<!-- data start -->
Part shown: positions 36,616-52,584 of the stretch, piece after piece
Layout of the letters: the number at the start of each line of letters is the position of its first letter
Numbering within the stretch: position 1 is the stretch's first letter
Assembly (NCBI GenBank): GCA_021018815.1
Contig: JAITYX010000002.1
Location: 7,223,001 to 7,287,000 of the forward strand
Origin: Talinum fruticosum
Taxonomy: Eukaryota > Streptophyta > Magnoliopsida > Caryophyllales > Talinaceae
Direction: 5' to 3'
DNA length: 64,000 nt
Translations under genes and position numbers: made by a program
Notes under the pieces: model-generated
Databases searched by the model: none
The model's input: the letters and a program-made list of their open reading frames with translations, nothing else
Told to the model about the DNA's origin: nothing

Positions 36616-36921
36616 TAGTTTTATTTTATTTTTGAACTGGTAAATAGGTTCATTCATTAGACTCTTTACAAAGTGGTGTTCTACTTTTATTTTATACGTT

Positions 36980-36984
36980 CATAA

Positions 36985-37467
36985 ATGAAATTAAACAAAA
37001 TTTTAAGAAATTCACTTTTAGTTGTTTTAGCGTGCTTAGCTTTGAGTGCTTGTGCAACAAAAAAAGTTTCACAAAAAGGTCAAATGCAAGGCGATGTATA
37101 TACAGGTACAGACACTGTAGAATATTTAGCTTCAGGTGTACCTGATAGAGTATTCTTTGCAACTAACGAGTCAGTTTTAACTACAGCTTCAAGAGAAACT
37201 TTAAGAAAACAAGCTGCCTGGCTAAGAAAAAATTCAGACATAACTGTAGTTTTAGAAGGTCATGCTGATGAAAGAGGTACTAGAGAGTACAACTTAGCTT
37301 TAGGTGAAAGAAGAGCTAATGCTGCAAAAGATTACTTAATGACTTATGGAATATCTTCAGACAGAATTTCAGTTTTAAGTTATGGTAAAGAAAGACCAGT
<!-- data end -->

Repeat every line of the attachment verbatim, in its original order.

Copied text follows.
Part shown: positions 36,616-52,584 of the stretch, piece after piece
Layout of the letters: the number at the start of each line of letters is the position of its first letter
Numbering within the stretch: position 1 is the stretch's first letter
Assembly (NCBI GenBank): GCA_021018815.1
Contig: JAITYX010000002.1
Location: 7,223,001 to 7,287,000 of the forward strand
Origin: Talinum fruticosum
Taxonomy: Eukaryota > Streptophyta > Magnoliopsida > Caryophyllales > Talinaceae
Direction: 5' to 3'
DNA length: 64,000 nt
Translations under genes and position numbers: made by a program
Notes under the pieces: model-generated
Databases searched by the model: none
The model's input: the letters and a program-made list of their open reading frames with translations, nothing else
Told to the model about the DNA's origin: nothing

Positions 36616-36921
36616 TAGTTTTATTTTATTTTTGAACTGGTAAATAGGTTCATTCATTAGACTCTTTACAAAGTGGTGTTCTACTTTTATTTTATACGTT

Positions 36980-36984
36980 CATAA

Positions 36985-37467
36985 ATGAAATTAAACAAAA
37001 TTTTAAGAAATTCACTTTTAGTTGTTTTAGCGTGCTTAGCTTTGAGTGCTTGTGCAACAAAAAAAGTTTCACAAAAAGGTCAAATGCAAGGCGATGTATA
37101 TACAGGTACAGACACTGTAGAATATTTAGCTTCAGGTGTACCTGATAGAGTATTCTTTGCAACTAACGAGTCAGTTTTAACTACAGCTTCAAGAGAAACT
37201 TTAAGAAAACAAGCTGCCTGGCTAAGAAAAAATTCAGACATAACTGTAGTTTTAGAAGGTCATGCTGATGAAAGAGGTACTAGAGAGTACAACTTAGCTT
37301 TAGGTGAAAGAAGAGCTAATGCTGCAAAAGATTACTTAATGACTTATGGAATATCTTCAGACAGAATTTCAGTTTTAAGTTATGGTAAAGAAAGACCAGT